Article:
The doctrine of MAD guided both sides toward deterrence of nuclear war. It could never be allowed to break out between the two nations. And it virtually guaranteed no conventional war would, either. Eventually, conventional tactics -- like non-nuclear missiles, tanks and troops -- would run out, and the inevitable conclusion of a nuclear strike would be reached. Since that end was deemed unacceptable by the Soviets and Americans, there was no chance of an engagement that could lead to this conclusion.

But MAD didn’t exactly create an atmosphere in which Soviet premiers and American presidents felt like they could shake hands and call the whole thing off. The nations had very little trust in each other -- and with good reason. Each side was steadily building its nuclear arsenal to remain an equal party in the MAD doctrine. A détente, or uneasy truce, developed between the U.S. and USSR. They were like two gunslinging foes, adrift alone in a life boat, each armed and unwilling to sleep.

So the situation had to be managed. On the next page, find out how nuclear proliferation was controlled.


Management of Nuclear Proliferation under the MAD Doctrine

Secretary of Defense Robert McNamara in 1967
Stan Wayman/Time Life Pictures/Getty Images

There are two defining characteristics of the doctrine of Mutual Assured Destruction. One, each side must have the nuclear capability to wipe out the other. And two, each side must be convinced the other has the nerve to launch a nuclear strike. In a speech in 1967, Defense Secretary Robert McNamara described how the U.S. achieved nuclear deterrence through MAD: “We do this by maintaining a highly reliable ability to inflict unacceptable damage upon any single aggressor or combination of aggressors at any time during the course of a strategic nuclear exchange, even after absorbing a surprise first strike” [source: McNamara].

Over time, nuclear delivery became more refined and the nightmare of an all-out nuclear holocaust less realistic. Both the U.S. and USSR invested heavily in technology that directed thermonuclear weapons from mindless, clobbering bombs to precise surgical instruments. Missile guidance systems allowed for more exact strikes, and the placement of missiles around the globe -- from allied nations to submarines cruising the world’s oceans -- created a virtual nuclear minefield. All-out annihilation was replaced by other options for a nuclear strike [source: Battilega].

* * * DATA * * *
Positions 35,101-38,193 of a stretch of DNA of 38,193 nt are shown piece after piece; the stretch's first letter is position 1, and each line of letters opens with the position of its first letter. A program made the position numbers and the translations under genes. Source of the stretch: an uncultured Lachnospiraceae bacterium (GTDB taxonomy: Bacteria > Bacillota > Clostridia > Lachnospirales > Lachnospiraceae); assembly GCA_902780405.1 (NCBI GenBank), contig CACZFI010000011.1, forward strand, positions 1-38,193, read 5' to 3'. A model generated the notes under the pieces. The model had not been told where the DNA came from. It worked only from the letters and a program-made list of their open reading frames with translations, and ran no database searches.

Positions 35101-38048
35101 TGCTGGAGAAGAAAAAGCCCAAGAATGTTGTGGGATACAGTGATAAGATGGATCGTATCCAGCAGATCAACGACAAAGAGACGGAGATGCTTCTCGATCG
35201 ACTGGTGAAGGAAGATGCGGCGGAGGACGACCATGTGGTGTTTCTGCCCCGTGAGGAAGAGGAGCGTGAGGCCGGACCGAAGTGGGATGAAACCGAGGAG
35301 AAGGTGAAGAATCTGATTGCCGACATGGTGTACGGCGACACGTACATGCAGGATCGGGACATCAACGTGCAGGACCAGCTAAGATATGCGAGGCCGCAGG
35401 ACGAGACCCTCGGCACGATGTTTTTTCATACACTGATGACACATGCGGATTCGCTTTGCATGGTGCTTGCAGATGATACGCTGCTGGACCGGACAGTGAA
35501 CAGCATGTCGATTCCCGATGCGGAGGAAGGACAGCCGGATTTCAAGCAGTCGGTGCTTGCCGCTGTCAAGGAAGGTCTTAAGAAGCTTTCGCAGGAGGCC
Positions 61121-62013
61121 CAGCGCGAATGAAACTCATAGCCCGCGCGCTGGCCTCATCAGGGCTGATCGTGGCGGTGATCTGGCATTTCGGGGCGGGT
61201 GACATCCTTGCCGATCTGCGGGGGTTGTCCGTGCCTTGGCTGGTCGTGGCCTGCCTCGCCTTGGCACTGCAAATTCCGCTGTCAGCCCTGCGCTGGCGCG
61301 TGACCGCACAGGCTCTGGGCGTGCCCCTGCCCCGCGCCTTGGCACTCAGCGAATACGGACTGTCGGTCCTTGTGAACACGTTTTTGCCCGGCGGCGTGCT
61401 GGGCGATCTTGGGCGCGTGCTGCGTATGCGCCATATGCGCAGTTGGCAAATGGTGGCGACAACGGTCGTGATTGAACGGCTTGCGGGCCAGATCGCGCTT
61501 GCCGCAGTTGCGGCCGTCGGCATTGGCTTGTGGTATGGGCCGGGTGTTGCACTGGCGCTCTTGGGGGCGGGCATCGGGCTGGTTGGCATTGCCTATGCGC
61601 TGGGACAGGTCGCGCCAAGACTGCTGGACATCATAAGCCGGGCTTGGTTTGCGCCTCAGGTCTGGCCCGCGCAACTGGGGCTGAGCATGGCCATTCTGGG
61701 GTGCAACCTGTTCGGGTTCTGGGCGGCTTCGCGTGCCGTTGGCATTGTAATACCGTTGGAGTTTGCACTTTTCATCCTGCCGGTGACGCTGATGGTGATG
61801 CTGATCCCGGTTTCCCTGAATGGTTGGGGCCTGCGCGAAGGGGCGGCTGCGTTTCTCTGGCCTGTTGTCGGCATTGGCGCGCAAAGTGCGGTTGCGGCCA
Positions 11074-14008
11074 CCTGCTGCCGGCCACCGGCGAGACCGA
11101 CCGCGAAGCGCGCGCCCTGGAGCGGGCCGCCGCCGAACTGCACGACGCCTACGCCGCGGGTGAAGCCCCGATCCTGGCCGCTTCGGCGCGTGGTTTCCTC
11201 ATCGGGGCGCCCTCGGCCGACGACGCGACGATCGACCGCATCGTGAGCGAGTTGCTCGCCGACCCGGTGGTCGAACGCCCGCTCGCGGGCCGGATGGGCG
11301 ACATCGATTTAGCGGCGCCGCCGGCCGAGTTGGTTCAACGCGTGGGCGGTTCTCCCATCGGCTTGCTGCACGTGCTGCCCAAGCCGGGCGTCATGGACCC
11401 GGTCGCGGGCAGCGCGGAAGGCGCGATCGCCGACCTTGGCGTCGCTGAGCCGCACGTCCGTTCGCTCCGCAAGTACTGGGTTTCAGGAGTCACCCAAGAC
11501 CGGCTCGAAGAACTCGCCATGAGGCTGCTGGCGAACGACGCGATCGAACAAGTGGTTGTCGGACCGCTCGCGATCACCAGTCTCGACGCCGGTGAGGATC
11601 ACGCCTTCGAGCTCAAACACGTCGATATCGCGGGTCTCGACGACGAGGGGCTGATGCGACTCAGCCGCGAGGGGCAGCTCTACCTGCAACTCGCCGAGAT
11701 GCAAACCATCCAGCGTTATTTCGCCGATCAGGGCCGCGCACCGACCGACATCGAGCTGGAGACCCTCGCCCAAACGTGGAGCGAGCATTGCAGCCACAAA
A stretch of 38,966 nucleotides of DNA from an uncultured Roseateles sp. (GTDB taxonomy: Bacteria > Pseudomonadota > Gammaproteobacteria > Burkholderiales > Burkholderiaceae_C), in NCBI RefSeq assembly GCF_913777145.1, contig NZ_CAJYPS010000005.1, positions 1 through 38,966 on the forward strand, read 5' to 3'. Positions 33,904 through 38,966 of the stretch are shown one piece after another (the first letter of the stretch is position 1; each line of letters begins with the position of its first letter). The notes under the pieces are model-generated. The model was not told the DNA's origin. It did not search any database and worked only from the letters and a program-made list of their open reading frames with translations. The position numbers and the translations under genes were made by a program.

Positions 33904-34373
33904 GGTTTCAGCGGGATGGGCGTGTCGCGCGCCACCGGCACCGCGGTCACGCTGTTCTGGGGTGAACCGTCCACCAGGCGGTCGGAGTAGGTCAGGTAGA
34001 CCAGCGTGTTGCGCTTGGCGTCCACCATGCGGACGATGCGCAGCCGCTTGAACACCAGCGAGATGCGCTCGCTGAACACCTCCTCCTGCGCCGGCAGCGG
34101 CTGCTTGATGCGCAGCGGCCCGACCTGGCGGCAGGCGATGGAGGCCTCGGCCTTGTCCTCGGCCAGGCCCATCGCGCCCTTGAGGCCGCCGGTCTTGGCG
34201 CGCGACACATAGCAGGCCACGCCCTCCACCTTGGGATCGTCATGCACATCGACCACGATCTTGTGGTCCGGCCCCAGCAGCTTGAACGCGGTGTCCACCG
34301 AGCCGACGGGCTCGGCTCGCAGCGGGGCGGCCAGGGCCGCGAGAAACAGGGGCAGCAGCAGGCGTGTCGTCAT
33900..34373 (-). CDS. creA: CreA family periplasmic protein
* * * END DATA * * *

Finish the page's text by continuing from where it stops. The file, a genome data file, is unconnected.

People began analyzing ways that nuclear war could play out. One theory is called ladder of escalation. Under this strategy, one side launches a first strike, followed by a counterstrike from the other side. This exchange continues like a chess game, with each side increasing the level of destruction with each successive strike. For example, targeting civilian populations comes after strikes against military targets [source: Croddy, et al]. Each strike gives the other the option to back down or return fire. It’s kind of like trading punches with another person; each punch becomes increasingly powerful. The idea is to step up the force little by little until one heavy blow turns out to be the final punch as the weakened opponent backs down. All-out nuclear war, by contrast, is more akin to two parties shooting each other point-blank in the head.

Fans of the 1983 movie "War Games" will recognize this kind of strategy. In the film, a renegade supercomputer, capable of launching an American first strike, mulls over the best way to win a nuclear war. The computer runs through scenarios like a set of infinite games, considering a strike launched from Europe or from nuclear subs, and other endless possibilities. The computer finds there’s no way to win: Each first strike results in a counterstrike and both sides lose.

Mutual Assured Destruction really does have a basis in games. The same underlying mathematic principles that dictate maneuvers in games like Scrabble and Monopoly were used to examine nuclear strategy during the Cold War in a discipline called game theory. The doctrine of MAD, specifically, shares its basis with a game theory experiment called the prisoner’s dilemma.

In this scenario, two criminals are apprehended by police and questioned separately. The dilemma comes from each criminal's uncertainty as to what his cohort will do. If one confesses, the other is released but the confessor is punished. If one criminal implicates the other, the rat will be freed but the other person punished. The best course of action in this scenario (or in nuclear war) is inaction. By remaining mute (or unwilling to launch a first strike), neither party can be implicated (or destroyed).

It’s the same things that the computer Joshua learns in "War Games:" The only way to win in nuclear war is not to play.

For more information on the Cold War and other related topics, visit the next page.